Of course, Mel’s favorite place in the whole of Lacuston was atop one of the wall sections that was no longer patrolled. At one point in time, the walls must have fully surrounded the town, but over time and through neglect, there were sections that were completely gone. The sections that remained were patrolled, but there was one section that faced to the west and was perfect for viewing the sunset. It wasn’t patrolled because it wasn’t that wide, and it was disconnected from the rest of the wall.

Mel made her way through town to the wall. Before she began climbing, she searched around to make sure no one was nearby. There wasn’t usually anyone in this area because this part of the wall bordered a large unkept garden, but now more than ever, she decided to err on the side of caution.

She used the stones to gain access to a tree that grew towards the wall. She reached a branch that stretched out to the wall and shimmied her way along it till her feet could swing around and step down.

Once on the wall, she crawled under the branches and past the leaves until she was on the other side of them, completely out of the view of anyone in town. From her current position, the only people who could see her would have to be breaking the rules too.

Pop!

Jasper sat down next to her. “Got any snacks?” he asked.

“Sorry, no.”

“That’s okay. You’re not going to believe what happened to me after lunch.”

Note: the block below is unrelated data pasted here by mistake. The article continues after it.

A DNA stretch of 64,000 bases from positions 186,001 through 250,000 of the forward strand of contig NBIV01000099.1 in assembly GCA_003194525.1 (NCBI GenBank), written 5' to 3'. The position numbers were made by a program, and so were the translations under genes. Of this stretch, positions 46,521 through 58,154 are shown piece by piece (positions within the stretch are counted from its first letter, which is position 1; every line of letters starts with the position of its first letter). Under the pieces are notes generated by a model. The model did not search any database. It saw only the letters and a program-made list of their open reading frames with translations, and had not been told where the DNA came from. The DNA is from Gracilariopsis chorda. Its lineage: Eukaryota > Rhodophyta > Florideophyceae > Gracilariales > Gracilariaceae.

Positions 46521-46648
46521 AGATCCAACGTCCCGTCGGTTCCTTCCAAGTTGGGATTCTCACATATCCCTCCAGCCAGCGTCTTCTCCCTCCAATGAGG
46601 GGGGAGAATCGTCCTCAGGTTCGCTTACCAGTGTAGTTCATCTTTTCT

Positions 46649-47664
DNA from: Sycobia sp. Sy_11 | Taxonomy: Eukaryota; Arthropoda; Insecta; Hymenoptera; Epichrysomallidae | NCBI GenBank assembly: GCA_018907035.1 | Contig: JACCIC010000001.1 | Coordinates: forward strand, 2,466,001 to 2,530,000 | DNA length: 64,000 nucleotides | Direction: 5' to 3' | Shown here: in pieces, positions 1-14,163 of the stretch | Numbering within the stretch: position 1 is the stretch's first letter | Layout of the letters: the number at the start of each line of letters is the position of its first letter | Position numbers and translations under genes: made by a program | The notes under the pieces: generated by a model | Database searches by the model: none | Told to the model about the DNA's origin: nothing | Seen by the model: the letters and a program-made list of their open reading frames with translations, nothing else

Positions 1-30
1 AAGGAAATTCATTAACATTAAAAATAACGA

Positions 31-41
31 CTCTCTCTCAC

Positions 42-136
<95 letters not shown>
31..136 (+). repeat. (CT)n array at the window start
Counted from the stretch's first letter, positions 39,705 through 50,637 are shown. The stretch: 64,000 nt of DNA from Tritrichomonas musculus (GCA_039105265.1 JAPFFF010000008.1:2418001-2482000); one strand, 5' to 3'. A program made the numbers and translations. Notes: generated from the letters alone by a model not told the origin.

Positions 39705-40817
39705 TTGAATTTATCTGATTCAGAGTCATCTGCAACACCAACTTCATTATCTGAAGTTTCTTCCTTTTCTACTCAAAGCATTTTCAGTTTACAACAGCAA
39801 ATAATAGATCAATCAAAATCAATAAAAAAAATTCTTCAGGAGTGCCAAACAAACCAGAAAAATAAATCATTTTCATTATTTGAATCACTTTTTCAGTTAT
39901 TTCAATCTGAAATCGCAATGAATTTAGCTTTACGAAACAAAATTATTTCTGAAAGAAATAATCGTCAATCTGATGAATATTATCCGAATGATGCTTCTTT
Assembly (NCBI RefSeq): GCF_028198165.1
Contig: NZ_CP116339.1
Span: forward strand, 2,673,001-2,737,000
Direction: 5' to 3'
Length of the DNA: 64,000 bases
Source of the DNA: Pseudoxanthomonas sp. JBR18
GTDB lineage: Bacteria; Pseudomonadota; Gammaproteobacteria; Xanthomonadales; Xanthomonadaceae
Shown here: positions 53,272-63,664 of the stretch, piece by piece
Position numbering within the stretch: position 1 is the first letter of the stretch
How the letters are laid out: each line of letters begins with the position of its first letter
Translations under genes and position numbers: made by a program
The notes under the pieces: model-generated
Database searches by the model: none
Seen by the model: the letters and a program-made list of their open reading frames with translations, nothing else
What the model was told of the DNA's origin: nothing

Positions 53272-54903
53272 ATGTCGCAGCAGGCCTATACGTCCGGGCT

They sat with their legs dangling over the side of the wall facing the forest. On this side of the town, the trees were too thick to see the lake, but they could still smell the water on the breeze.

“Tell me everything.” Mel pulled her legs up so she could sit with her legs folded in front of her.

“I got yelled at,” said Jasper smugly.

“Why do you seem happy about it?” she asked.

“I got yelled at by Elder Aquas.” As he spoke, he wiggled his eyebrows up and down.

Mel rolled her eyes. Jasper had a crush on Elder Aquas. Most men and a fair number of women thought Elder Aquas was gorgeous. She was thin and tall, with long legs. She wore her long curly hair down and wild. She had perfect almond skin. Like all water mages, she wore blue. However, unlike the other elders, she didn’t opt for robes. As the youngest of the town’s elders, she opted for a more contemporary wardrobe. She usually wore sundresses in various shades of blue made of sheer ethereal materials.